Answer TWO of the following:
Q1: The doctor at the recruiting station bristles when the narrator assumes he’s in the military: “Me?...No offence, but military service is for ants. Believe me, I seem ‘em go, I see ‘em comb back—when they do come back. I see what it’s done to them” (29). How does this society of the future view the military and its role in protecting society? Why does the narrator enlist despite these warnings and the strict disapproval of his parents? Does it resemble anything we’ve read in the WWI poets?
Q2: By the first chapter, the narrator is already a battle-weary veteran, survivor of many battles and wars. What is his understanding and philosophy of the military? Is he like Owen, someone cynical of the business of war but willing to take his place in the ranks? Or is he more like Brooke, romantic about the sacrifice to preserve an eternal “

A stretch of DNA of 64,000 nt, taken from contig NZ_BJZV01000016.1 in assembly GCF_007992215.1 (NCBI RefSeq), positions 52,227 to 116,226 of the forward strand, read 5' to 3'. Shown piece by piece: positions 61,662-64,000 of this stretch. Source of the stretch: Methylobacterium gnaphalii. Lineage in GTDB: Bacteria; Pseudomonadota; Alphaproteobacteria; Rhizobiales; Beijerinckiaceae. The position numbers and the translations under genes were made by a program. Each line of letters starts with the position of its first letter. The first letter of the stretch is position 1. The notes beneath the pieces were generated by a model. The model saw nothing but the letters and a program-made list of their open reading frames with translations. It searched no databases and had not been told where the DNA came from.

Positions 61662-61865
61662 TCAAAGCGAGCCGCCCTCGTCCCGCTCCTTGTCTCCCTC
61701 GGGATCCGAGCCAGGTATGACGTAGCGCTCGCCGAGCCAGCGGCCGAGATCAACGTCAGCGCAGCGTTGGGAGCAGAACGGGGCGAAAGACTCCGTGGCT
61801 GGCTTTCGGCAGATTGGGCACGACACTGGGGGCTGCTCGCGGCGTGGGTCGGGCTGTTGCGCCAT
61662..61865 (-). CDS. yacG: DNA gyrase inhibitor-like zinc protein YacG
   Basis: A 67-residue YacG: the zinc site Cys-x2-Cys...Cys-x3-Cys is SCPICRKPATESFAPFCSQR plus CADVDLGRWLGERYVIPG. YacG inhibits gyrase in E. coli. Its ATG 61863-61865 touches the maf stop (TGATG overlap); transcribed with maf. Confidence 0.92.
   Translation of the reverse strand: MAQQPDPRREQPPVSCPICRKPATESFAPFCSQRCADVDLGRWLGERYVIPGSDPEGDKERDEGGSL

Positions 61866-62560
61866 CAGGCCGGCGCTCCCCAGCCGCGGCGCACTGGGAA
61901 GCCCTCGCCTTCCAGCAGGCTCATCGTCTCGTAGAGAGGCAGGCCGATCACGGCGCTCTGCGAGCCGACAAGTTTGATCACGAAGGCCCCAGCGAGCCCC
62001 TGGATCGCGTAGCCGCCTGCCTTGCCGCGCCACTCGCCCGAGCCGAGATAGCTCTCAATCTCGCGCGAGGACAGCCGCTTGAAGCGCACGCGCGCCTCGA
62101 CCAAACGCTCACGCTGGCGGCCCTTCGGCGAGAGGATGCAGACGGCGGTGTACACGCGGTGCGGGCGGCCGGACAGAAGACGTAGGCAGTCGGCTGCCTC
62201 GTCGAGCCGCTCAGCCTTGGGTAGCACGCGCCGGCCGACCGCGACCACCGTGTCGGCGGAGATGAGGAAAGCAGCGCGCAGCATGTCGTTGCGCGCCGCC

”? You might also consider whether or not he’s
satirizing the military or trying to defend it. England
Q3: In the future, war is even more technologically advanced and impersonal than it is today. Indeed, one of the soldiers, seeing the futility of his role in a world of nuclear weaponry and computers, asks, “What’s the point of a whole lot of men risking their lives with obsolete weapons when one professor type can do so much more by pushing a button?” (51). Given that Heinlein actually served in the Navy, how does he seem to understand the role of a single, well-trained soldier in the ranks of a futuristic battlezone? Are soldiers mere cannon fodder, or do they serve a more useful—and perhaps, critical—role in a world of professors and robots?
Q4: Despite initial fears that the military was run by cruel, sadistic bullies, the narrator later admits that “It was too scheduled, too intellectual, to efficiently and impersonally organized to be cruelty for the sick pleasure of cruelty” (45). What is the purpose of their relentless training and seeming hazing exercises, and why do you think the author spends so much time documenting it? Do you think this is specific to the space troopers of the book, or might it apply even to the soldiers of today—or of Heinlein’s time?